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Commentary from FAEM
  1. A McGowan

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    Drs MacKenzie and Bevan are to be congratulated for producing a thoughtful and thought provoking article. They present a very strong case for further strengthening training and quality assurance of training in pre-hospital and retrieval medicine.

    The Faculty of Accident and Emergency Medicine fully accepts the need for ongoing improvement in this area and would be very glad of the opportunity to work together with other relevant bodies to this end.

    We are in a time of substantial change in the provision of healthcare in the UK. The paper accurately identifies the importance of the new Postgraduate Medical Education Training Board and the supervision of a new style of medical education with competencies at its centre.

    The paper is inaccurate, however, in stating that license to practise will be specialty specific. This is not the case. The license to practise will be a license to practise as a doctor, not as a specialist.

    The changes in supervision of medical education occur at the same time as changes in the provision of healthcare. Reconfiguration of hospital services seems inevitable. Implicit in this will be an extra burden of patient transfer from one hospital to another. The burden of providing this service is likely to fall on anaesthetic, critical care, and emergency medical services. The implications of the proposals in this paper for these services need further exploration.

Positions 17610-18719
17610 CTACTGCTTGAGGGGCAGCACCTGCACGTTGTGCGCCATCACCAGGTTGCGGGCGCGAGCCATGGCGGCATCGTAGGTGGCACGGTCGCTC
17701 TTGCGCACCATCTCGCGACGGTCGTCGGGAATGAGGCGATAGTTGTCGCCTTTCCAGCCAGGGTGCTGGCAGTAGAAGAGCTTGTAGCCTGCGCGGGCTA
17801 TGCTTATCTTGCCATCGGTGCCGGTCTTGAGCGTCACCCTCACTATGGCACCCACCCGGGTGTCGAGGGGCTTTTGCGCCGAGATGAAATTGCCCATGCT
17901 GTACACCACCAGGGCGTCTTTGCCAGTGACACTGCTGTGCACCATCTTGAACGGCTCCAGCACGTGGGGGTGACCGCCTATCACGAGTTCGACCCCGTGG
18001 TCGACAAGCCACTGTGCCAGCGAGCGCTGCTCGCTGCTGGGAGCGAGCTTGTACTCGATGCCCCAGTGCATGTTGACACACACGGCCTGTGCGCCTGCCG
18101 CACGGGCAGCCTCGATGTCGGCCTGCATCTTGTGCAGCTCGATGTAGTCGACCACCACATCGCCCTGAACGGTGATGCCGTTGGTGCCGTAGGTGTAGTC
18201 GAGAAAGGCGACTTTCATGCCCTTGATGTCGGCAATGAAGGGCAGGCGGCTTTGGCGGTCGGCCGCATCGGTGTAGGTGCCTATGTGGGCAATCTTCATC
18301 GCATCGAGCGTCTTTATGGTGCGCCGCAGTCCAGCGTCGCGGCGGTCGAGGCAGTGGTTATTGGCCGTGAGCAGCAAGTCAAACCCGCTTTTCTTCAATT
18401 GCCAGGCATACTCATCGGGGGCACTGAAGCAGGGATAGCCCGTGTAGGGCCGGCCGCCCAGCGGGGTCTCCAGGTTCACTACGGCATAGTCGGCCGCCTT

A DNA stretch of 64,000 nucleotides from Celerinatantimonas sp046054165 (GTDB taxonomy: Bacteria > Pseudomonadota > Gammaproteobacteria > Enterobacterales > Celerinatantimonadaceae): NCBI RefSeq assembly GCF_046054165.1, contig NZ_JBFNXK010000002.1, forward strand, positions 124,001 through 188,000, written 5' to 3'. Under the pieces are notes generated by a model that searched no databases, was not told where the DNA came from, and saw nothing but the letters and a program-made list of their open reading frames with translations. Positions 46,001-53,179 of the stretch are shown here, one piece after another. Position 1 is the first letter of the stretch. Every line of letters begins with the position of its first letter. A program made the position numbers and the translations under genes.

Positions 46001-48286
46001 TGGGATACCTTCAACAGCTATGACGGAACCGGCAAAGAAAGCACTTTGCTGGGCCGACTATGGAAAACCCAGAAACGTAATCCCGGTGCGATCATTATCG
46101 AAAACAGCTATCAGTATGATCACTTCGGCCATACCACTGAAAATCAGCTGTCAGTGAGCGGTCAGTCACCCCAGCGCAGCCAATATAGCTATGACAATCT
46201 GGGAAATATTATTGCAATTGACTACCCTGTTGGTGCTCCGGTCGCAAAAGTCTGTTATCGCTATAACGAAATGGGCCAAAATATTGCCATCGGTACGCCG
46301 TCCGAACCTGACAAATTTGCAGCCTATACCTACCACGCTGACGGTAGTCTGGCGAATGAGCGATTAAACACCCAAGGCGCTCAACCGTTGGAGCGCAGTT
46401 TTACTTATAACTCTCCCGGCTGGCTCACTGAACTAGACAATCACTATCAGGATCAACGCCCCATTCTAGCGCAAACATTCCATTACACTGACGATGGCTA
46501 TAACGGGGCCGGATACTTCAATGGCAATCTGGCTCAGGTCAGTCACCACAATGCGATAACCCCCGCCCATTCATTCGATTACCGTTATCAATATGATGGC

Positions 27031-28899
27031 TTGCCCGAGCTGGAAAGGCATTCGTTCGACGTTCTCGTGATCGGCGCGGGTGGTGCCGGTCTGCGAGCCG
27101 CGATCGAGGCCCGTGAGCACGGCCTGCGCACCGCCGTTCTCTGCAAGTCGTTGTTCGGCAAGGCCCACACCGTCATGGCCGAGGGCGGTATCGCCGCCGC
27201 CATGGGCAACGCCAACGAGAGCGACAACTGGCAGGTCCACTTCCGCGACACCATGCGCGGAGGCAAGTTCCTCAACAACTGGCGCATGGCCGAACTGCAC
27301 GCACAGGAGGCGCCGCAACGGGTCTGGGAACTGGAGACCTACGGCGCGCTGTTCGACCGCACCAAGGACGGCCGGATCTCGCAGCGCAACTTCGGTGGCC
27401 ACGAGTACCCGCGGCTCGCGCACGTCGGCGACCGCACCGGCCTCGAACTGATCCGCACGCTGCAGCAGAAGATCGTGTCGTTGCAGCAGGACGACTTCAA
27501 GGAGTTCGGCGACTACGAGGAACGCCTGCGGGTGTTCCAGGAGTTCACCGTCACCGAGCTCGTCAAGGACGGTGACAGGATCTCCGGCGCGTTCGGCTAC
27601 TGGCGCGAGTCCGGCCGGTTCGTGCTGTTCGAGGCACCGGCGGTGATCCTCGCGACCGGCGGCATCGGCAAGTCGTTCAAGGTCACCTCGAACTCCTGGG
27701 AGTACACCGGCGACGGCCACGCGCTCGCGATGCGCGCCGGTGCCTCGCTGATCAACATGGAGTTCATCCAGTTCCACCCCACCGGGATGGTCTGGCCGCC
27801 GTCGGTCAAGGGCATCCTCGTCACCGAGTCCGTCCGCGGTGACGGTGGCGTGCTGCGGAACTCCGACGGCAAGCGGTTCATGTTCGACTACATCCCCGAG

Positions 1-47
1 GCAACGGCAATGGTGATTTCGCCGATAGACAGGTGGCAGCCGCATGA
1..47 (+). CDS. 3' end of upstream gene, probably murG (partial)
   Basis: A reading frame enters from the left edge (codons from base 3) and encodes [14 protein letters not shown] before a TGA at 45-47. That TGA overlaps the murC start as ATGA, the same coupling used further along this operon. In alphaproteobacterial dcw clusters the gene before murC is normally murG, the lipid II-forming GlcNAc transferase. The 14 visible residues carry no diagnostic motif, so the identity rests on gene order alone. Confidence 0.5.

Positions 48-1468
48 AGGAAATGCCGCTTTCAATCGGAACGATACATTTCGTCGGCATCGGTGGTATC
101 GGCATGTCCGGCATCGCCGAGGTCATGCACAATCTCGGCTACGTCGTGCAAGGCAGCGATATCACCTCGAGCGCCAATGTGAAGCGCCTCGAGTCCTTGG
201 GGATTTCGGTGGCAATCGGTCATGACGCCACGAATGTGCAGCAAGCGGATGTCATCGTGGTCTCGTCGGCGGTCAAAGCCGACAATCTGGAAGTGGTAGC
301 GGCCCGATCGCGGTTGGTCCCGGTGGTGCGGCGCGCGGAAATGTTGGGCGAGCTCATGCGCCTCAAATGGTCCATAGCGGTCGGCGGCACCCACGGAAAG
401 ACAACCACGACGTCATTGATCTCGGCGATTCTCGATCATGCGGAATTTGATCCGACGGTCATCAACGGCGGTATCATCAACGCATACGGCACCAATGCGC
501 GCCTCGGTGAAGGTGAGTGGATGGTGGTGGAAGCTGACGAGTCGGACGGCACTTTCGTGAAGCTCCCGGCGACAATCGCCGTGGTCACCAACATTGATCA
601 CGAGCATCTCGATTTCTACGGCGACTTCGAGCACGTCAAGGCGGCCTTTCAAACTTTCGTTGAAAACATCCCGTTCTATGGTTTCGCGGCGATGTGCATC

The scale of pre-hospital care is enormous. Almost every day, an ambulance service somewhere in the country will ask for a doctor’s help. We should also remember that pre-hospital care will include work with voluntary aid societies, care at equestrian, sporting, and motoring events, and membership of mountain and cave rescue teams.

    Voluntary immediate care schemes offer invaluable support to ambulance services, but provision of cover for the whole country is not available, and in the absence of such comprehensive cover, any emergency department may be asked to provide analgesia, anaesthesia, or a variety of other treatments for a single casualty or major incident. It is difficult to see how this situation will change in the short to medium term. Pre-hospital care must remain an integral part of specialist training in emergency medicine.

    This paper clearly identifies the need for rigorous standards, clear curricula, and robust assessment processes in ensuring the necessary competencies for practice in this area. It seems to me to make a better case for strengthening existing curricula and structures than it does for the establishment of a new specialty.

    The Faculty of Accident and Emergency Medicine would, however, be very pleased to enter into dialogue with the Faculty of Pre-Hospital Care and other relevant bodies in further exploring this important issue.

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    • Competing interests: none declared

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